...Let's talk about your car. It's screaming "Wash me, please!" Now, if you're Mr. Average Common Sense, you won't believe me when I tell you that I've got an envelope that'll clean your car while you're driving it home from work. Well, George, believe me this time, because this one isn't like the Austrian self-sharpening razors. No, friends, no overheating like the tropical fishes...
The Firesign Theater, Don't Crush that Dwarf, Hand Me the Pliers.
I love my dish washer, but I hate putting dishes away from my dish washer.
This one is easy to solve. remove some cabinets and install another diswasher or two. Leave the clean dishes in the dishwasher until you're ready to use them, then load the dirty ones in another washer. When that one gets full of dirty dishes, run it and use another washer for dirty dishes!
I used "sovreignty" over "security" because I think the concept should be elevated to mean more than just securing data from one point to another. I'm not sure how that would shake out but if IoT doesn't mean more control for me and less control for them ("them being any range of outside interests), then I'm probably not interested, and I would probably be a very reluctant IoT customer.
Rick, you and I covered over the years a lot of technolgy ideas that either took really a long time or never actually took place in a commercial market. I am not saying IoT won't happen. On the contrary, it is already happening. Asking the question average joe or jane would ask never hurts. We -- designers, builders of technology, and us reporters included -- shouldn't always be willing partners of tech hype.
I'm chiming in late but I just wanted to congratulate Junko for asking a very needed question, at a good time and in the perfect forum for it to be asked. I mostly side with the cynics, especially given the thirst of today's governments that are seemingly always looking for another angle to control us, or the many nefarious private interest ranging from perpetual marketers like Google and Facebook to zit-ridden teenage hackers. I need all their input like Junko needs her washer and grill to be dating.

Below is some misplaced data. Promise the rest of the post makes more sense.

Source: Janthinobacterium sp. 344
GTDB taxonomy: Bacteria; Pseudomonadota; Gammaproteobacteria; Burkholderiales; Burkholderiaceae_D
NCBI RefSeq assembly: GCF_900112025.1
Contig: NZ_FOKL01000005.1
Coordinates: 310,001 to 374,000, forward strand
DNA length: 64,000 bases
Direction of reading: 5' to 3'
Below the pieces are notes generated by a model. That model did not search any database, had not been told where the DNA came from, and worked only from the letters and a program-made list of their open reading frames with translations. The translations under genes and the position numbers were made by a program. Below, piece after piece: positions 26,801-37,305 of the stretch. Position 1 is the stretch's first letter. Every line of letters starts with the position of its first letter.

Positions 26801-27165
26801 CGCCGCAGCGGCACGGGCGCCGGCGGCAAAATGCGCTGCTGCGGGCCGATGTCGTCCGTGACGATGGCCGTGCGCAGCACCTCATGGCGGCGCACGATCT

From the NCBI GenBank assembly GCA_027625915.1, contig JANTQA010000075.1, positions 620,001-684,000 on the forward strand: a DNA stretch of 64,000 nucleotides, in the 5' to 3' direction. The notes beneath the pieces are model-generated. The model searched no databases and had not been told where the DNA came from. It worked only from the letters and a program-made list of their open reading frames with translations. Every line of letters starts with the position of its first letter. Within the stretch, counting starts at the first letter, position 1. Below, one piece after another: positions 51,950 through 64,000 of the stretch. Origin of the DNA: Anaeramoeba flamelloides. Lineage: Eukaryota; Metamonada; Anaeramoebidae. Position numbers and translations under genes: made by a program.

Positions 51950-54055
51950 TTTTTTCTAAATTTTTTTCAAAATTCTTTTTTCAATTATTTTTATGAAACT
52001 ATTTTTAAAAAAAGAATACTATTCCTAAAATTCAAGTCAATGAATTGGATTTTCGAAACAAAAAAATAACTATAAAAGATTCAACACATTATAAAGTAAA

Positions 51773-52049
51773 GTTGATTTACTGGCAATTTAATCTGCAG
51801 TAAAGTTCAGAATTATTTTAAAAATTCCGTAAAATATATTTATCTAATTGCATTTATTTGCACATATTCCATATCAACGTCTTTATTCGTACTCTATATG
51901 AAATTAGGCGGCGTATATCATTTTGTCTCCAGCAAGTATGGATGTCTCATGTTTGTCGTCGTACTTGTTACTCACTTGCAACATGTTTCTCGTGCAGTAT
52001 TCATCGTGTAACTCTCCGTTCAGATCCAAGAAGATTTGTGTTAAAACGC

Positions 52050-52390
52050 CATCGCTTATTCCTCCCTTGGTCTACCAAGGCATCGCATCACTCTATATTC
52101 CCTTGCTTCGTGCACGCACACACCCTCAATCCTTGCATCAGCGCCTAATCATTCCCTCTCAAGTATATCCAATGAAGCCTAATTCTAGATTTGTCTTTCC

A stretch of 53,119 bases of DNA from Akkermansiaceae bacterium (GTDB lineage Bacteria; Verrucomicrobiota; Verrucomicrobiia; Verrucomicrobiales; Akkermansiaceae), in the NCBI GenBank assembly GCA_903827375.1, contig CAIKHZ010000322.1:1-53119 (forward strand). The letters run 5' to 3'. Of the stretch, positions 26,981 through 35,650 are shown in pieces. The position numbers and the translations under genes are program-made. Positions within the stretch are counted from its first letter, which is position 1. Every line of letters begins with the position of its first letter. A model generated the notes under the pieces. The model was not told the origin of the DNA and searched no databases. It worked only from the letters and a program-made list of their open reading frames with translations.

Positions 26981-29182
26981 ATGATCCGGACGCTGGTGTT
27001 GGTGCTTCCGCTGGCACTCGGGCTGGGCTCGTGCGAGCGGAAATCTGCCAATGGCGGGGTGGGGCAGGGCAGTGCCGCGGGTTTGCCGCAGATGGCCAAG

But weighing against that is the fear of being lumped in with other epic failures of vision like the luddite East Coast Xerox managers who poopooed the concept of the home PC after hearing those pitches from their PARC counterparts.
So my compromise would go something like this: Let's build it so they shall come - who knows what it'll bring us so why not defer to the capitalists and innovators who have historically shown a knack for figuring out how to make life better while making a buck? BUT (a Sir Mixolot sized one, if you will) not before we figure out the sovreignty angle.
Given that there are no plug-in slots for IoT for the overwhelming majority of appliances today, a lot of replacement would have to happen for IoT to be adopted en masse. So don't expect it to happen overnight.
Wow looks like a hot debate! Whether we like it or not, certain things that looks impossible or nont needed now wil become essential commodity tommorrow. Who knew 15 years from now that smartphones will take over the market in such a way that you cannot live without them. Android will become such a important accessory. Things talking to each other is the future and its going to arrive. The house or even the office with just things will become a live place where actions and decisions will go on.
What are the engineering and design challenges in creating successful IoT devices? These devices are usually small, resource-constrained electronics designed to sense, collect, send, and/or interpret data. Some of the devices need to be smart enough to act upon data in real time, 24/7. Are the design challenges the same as with embedded systems, but with a little developer- and IT-skills added in? What do engineers need to know? Rick Merritt talks with two experts about the tools and best options for designing IoT devices in 2016. Specifically the guests will discuss sensors, security, and lessons from IoT deployments.